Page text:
How lucky were my family to live in a portion of the beautiful mansion in McLeod Street, Mosman during the 1930s and early 1940s. We had lived in 101 Raglan Street, and then moved to ‘Duncraggan’ to the larger section which had been divided into four flats. Ours had the original entrance and the lovely wide glassed-in verandahs on three sides which would have overlooked the harbour when Mr W E Wilson built the house in 1877 and owned all the land running down Musgrave Street which was built in 1876.
My sister and I had a bedroom at each end of the verandah. My parent’s bedroom opened with large double doors onto the verandah, then the side entrance hall which had a slate floor and a Battle Axe standing in the corner (which fascinated me) and then the large sitting room also had double doors opening onto the verandah, and on the wall opposite the entrance hall, had three huge windows which went from floor to ceiling and opened upwards and onto the other side of the verandah. This room was fascinating as it had deep skirting boards and the walls at the base were a deep apricot and the colour got progressively lighter until they reached the very high ceiling and were pale cream. Thinking about it now it must have been wallpaper. Back into the hall and then into the dining room with double doors which opened onto a very large block of sandstone covered in Rock Lillies and was home to a resident blue tongue lizard. My sister and I used to call this place The Island. At the back of ‘Duncraggan’ was a sandstone quarry which is still there, but upgraded and used for a car park.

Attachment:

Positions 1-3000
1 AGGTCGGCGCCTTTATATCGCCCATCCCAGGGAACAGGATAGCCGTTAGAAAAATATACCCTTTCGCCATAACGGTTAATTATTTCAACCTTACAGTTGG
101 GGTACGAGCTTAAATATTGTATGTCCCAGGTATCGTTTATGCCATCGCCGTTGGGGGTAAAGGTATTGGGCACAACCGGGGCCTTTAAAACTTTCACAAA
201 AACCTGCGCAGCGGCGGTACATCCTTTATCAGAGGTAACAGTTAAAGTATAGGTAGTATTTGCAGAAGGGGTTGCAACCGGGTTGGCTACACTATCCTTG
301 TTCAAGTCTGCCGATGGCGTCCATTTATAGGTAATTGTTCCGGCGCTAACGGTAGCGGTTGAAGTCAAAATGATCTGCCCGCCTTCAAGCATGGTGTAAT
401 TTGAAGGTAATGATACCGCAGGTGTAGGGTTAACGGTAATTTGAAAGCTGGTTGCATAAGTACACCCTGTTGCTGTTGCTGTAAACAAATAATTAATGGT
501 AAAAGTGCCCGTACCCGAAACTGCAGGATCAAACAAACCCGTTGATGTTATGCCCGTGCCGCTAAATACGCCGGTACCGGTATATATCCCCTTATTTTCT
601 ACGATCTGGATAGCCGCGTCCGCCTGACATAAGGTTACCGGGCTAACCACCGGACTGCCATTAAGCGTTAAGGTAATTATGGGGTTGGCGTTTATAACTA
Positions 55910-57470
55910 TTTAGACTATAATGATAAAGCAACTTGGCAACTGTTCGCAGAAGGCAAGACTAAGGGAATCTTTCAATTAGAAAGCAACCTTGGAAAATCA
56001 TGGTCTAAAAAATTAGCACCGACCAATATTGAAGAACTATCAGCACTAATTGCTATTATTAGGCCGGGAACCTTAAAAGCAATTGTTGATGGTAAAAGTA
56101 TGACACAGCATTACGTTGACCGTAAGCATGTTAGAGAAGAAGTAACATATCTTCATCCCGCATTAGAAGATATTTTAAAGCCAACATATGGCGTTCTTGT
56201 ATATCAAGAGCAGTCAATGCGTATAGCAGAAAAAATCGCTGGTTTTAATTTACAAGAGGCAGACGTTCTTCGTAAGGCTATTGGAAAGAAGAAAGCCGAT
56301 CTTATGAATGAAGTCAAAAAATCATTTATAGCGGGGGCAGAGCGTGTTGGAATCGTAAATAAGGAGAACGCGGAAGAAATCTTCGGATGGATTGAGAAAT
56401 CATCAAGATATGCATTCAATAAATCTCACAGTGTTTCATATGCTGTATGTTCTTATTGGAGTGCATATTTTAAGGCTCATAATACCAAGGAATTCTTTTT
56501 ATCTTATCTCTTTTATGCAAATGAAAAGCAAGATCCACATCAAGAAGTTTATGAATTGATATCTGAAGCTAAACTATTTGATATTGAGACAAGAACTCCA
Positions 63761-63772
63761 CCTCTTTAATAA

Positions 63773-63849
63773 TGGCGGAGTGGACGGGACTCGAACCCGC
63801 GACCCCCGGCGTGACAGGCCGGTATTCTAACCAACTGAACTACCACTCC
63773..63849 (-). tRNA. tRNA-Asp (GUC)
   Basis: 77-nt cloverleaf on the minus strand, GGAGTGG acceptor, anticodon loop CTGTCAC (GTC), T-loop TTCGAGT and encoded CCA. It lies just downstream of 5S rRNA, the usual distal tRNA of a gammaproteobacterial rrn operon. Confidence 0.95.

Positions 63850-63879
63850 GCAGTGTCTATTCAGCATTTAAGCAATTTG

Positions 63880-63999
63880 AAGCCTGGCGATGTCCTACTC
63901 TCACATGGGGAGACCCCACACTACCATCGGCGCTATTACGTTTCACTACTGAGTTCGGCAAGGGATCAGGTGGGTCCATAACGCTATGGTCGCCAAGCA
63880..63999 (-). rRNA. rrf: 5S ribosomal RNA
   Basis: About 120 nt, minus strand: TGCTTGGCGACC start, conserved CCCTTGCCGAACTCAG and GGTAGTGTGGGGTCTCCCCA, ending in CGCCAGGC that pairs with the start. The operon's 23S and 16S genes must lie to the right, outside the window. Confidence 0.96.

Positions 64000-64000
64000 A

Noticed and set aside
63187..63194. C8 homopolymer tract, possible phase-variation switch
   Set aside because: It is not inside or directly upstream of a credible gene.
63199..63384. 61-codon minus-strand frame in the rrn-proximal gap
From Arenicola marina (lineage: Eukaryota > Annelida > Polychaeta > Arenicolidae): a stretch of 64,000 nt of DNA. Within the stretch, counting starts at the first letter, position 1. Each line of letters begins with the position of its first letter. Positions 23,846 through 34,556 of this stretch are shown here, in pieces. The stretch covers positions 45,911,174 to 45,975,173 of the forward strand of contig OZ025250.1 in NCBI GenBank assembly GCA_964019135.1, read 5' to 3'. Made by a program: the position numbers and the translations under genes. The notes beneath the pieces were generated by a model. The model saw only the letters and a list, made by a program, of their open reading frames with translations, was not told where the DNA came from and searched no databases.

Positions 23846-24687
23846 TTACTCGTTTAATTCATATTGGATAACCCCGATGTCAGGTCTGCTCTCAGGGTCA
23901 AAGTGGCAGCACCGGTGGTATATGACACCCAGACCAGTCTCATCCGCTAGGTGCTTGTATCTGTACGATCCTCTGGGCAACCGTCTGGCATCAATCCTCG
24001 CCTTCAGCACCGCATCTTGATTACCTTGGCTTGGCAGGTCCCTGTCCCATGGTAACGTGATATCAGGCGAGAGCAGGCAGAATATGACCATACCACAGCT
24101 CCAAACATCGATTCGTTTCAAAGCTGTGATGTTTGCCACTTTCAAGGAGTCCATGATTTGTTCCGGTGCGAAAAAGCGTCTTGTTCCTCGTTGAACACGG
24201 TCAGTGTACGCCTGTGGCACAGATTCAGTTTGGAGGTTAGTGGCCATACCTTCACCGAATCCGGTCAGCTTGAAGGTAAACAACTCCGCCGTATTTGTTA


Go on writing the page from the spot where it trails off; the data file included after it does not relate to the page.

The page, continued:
The kitchen was behind the dining room, very large with many cupboards and a big table in the middle. My parents thought it must have been the original kitchen.
There were three other smaller flats opening onto a courtyard and a public phone had been installed for the residents.
We lived there when the Japanese midget submarines came into the Sydney Harbour on 1 June 1942, that night was very frightening with the explosions as we didn’t know until the next day what had happened.
We moved from ‘Duncraggan’ to Mistral Avenue, I don’t remember why but perhaps because sadly it was demolished in the 1940s. It really was beautiful and a very happy time in my young life, I remember it well.
This was the home of my great grandparents. My mother, Elspeth Bennett, nee Wardill, often visited as a child. My grandmother,Dorothy Wardill, nee Wilson, who grew up there and, as a young bookbinder, began the Art and Craft Society of NSW with 5 other artists at this home. I have black and white photos of the house in my great grandparents time.
This was the home of my great grandparents. My mother, Elspeth Bennett, nee Wardill, often visited as a child. My grandmother,Dorothy Wardill, nee Wilson, grew up there and, as a young bookbinder, began the Art and Craft Society of NSW with 5 other artists at this home. I have black and white photos of the house in my great grandparents time.
My grandfather was William Wilson, a Ships Captain, and Dad was Keith William Wilson. Da also owned a beautiful house at Spit Bridge which is still there. Same William Wilson I think. Does anyone have any more information on him please.
My great grand parents Sarah and Dougal McLachlan lived at 86 Raglan street at the time their son, my grandfather Douglas Brereton McLachlan, enlisted in 1916. I have to presume that the block of flats there now replaced the house they occupied.
Helen are you able to contact me?
My ancestors of surname Black, lived in neighbouring streets, Almora, Middle Head Road and Clanalpine street, I am assuming all these families of surname black are related. I am particularly interested in John Henry Black and his wife Kate, thank you
Julie from New Zealand